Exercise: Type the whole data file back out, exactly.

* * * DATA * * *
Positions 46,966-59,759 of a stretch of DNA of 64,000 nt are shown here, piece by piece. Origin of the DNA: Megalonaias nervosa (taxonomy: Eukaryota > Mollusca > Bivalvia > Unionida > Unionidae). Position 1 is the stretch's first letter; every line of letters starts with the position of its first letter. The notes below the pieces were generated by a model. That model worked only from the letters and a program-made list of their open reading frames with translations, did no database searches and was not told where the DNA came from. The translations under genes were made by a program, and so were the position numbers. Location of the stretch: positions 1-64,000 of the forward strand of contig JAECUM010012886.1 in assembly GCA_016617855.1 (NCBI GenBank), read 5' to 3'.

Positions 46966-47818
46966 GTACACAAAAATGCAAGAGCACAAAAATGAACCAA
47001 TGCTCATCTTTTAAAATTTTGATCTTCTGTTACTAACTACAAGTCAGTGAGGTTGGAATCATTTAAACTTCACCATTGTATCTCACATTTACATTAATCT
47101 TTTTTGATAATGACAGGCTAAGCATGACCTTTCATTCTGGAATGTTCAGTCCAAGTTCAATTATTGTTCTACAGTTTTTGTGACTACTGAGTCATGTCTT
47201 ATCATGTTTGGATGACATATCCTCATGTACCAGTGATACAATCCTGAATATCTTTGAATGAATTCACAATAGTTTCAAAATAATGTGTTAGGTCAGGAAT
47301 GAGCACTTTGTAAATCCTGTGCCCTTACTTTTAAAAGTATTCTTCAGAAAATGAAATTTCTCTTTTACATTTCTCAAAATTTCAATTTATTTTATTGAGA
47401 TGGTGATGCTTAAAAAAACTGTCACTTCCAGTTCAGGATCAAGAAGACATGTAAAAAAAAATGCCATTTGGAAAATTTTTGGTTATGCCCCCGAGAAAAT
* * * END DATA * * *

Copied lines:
Positions 46,966-59,759 of a stretch of DNA of 64,000 nt are shown here, piece by piece. Origin of the DNA: Megalonaias nervosa (taxonomy: Eukaryota > Mollusca > Bivalvia > Unionida > Unionidae). Position 1 is the stretch's first letter; every line of letters starts with the position of its first letter. The notes below the pieces were generated by a model. That model worked only from the letters and a program-made list of their open reading frames with translations, did no database searches and was not told where the DNA came from. The translations under genes were made by a program, and so were the position numbers. Location of the stretch: positions 1-64,000 of the forward strand of contig JAECUM010012886.1 in assembly GCA_016617855.1 (NCBI GenBank), read 5' to 3'.

Positions 46966-47818
46966 GTACACAAAAATGCAAGAGCACAAAAATGAACCAA
47001 TGCTCATCTTTTAAAATTTTGATCTTCTGTTACTAACTACAAGTCAGTGAGGTTGGAATCATTTAAACTTCACCATTGTATCTCACATTTACATTAATCT
47101 TTTTTGATAATGACAGGCTAAGCATGACCTTTCATTCTGGAATGTTCAGTCCAAGTTCAATTATTGTTCTACAGTTTTTGTGACTACTGAGTCATGTCTT
47201 ATCATGTTTGGATGACATATCCTCATGTACCAGTGATACAATCCTGAATATCTTTGAATGAATTCACAATAGTTTCAAAATAATGTGTTAGGTCAGGAAT
47301 GAGCACTTTGTAAATCCTGTGCCCTTACTTTTAAAAGTATTCTTCAGAAAATGAAATTTCTCTTTTACATTTCTCAAAATTTCAATTTATTTTATTGAGA
47401 TGGTGATGCTTAAAAAAACTGTCACTTCCAGTTCAGGATCAAGAAGACATGTAAAAAAAAATGCCATTTGGAAAATTTTTGGTTATGCCCCCGAGAAAAT